Chinese minister warns of conflict unless US changes course
Chinese Foreign Minister Qin Gang warned Tuesday that Beijing and Washington are headed for “conflict and confrontation” if the U.S. doesn't change course, striking a combative tone at a moment when relations between the rivals are at a historic low.
In his first news conference since taking office late last year, Qin's harsh language appeared to defy predictions that China might abandon its aggressive “wolf warrior” diplomacy in favor of more moderate rhetoric as the two countries face off over trade and technology, Taiwan, human rights and Russia's invasion of Ukraine.
Washington's China policy has “entirely deviated from the rational and sound track,” Qin told journalists on the sidelines of the annual meeting of China's rubber-stamp legislature, when leaders lay out their economic and political priorities for the coming year.
“If the United States does not hit the brake, but continues to speed down the wrong path, no amount of guardrails can prevent derailing and there surely will be conflict and confrontation,” said Qin, whose new position is junior to the Communist Party's senior foreign policy official, Wang Yi. “Such competition is a reckless gamble, with the stakes being the fundamental interests of the two peoples and even the future of humanity.”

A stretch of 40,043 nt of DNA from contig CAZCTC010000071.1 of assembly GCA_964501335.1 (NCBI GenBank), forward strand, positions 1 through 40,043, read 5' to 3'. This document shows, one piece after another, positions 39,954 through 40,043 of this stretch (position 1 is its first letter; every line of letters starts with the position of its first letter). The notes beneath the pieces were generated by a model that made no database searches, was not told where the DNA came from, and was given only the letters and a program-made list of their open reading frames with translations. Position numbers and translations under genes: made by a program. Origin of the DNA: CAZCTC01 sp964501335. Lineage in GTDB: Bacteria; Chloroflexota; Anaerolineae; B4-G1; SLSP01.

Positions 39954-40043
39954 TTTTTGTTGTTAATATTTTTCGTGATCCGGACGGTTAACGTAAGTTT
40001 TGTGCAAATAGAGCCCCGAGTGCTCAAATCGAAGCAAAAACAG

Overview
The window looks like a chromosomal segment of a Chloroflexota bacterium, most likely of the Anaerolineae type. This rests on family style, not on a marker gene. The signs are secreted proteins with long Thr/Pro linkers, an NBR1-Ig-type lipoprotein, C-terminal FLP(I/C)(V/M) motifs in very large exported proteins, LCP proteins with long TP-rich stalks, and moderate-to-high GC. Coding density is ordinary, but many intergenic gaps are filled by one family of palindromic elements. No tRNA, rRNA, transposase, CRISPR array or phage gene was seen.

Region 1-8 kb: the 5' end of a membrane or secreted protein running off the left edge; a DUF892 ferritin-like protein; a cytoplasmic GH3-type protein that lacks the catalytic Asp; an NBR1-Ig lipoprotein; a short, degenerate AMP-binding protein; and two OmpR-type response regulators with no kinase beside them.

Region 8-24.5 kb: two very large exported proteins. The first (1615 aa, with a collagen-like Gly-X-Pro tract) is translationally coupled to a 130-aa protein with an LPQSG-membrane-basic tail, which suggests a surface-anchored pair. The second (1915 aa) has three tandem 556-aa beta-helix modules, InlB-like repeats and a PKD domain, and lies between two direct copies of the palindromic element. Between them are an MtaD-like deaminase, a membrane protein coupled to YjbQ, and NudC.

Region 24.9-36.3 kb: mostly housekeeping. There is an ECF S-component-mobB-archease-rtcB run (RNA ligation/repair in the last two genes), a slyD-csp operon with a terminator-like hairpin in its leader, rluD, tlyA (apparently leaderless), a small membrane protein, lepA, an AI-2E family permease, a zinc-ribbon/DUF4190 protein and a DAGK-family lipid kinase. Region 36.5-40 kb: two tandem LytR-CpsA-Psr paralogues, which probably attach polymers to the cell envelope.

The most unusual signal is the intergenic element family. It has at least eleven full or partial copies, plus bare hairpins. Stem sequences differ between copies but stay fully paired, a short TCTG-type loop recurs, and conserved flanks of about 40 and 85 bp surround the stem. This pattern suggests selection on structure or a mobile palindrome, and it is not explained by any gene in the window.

Qin's comments echoed remarks made by leader Xi Jinping in a speech Monday to legislators.
“Western countries led by the United States have implemented all-round containment, encirclement and suppression of China, which has brought unprecedented grave challenges to our nation's development,” Xi was quoted as saying by the official Xinhua News Agency.
In the face of that, China must “remain calm, maintain concentration, strive for progress while maintaining stability, take active actions, unite as one, and dare to fight,” he said.
Asked about Qin's and Xi's comments, White House National Security Council spokesman John Kirby said that U.S. policy on China has remained consistent.
“There is no change to the United States' posture when it comes to this bilateral relationship,” Kirby said. “The president believes those tensions obviously have to be recognized, but can be worked through. And we again seek competition not conflict.”
U.S. officials have grown increasingly worried about China's expansive political and economic goals and the possibility of war over Taiwan — and many in Washington have called for the U.S. to make a bigger effort to counter Chinese influence abroad.